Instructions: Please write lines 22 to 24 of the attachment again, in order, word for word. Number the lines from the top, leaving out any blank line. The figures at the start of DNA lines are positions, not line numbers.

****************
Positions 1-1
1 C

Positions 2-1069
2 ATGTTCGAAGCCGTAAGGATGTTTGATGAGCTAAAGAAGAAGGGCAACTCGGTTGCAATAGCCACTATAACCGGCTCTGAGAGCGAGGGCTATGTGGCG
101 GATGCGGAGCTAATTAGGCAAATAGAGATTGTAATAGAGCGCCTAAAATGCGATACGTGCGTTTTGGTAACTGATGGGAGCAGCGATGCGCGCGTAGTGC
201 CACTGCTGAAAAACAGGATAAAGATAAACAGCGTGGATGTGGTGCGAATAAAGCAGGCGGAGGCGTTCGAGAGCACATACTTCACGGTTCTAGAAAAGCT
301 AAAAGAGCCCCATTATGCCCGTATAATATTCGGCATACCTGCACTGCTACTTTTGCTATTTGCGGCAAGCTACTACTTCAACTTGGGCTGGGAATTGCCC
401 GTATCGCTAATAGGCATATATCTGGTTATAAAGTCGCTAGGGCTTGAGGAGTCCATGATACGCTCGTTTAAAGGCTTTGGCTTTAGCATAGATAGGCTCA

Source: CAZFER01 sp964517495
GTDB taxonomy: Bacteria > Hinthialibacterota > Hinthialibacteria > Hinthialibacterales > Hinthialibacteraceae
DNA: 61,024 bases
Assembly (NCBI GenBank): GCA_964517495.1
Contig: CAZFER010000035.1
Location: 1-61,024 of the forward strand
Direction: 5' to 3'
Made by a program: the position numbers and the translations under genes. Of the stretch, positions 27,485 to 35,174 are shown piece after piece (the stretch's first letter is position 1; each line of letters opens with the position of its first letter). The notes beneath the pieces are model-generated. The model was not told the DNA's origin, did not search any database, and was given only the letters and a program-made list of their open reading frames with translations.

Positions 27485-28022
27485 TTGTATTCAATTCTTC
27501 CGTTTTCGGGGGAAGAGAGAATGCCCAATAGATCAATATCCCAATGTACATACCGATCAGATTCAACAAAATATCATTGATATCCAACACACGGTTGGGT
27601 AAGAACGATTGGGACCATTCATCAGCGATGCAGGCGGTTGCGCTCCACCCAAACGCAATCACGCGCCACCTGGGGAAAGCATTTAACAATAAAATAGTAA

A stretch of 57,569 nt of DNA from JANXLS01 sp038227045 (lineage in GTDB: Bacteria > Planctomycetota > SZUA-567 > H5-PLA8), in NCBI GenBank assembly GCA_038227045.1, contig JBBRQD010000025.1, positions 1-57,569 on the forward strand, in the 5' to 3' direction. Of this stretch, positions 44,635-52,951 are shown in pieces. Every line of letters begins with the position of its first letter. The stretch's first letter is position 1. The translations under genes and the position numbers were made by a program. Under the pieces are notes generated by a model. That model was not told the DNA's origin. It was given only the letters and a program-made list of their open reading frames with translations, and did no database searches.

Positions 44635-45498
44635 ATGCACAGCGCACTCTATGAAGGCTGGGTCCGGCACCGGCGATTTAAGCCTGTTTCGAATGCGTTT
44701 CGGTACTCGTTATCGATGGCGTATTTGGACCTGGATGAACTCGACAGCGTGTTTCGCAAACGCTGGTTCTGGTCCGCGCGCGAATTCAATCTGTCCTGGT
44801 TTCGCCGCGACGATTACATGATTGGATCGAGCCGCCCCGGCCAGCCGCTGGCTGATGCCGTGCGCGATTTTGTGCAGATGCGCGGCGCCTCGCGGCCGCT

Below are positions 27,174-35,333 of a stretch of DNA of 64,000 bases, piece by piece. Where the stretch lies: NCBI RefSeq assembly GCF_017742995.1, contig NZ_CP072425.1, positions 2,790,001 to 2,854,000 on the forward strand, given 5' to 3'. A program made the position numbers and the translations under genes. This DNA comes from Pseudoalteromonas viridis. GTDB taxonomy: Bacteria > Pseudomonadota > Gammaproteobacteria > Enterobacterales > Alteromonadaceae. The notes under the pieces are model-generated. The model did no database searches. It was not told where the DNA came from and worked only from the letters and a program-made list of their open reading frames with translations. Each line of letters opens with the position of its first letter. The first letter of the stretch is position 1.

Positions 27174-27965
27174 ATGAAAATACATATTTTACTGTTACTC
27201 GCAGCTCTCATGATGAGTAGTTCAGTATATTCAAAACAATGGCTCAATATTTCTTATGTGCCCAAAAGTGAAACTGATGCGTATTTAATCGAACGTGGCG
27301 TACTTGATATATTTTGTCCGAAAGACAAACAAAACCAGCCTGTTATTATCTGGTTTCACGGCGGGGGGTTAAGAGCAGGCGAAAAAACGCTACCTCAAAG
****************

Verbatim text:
Positions 44635-45498
44635 ATGCACAGCGCACTCTATGAAGGCTGGGTCCGGCACCGGCGATTTAAGCCTGTTTCGAATGCGTTT
44701 CGGTACTCGTTATCGATGGCGTATTTGGACCTGGATGAACTCGACAGCGTGTTTCGCAAACGCTGGTTCTGGTCCGCGCGCGAATTCAATCTGTCCTGGT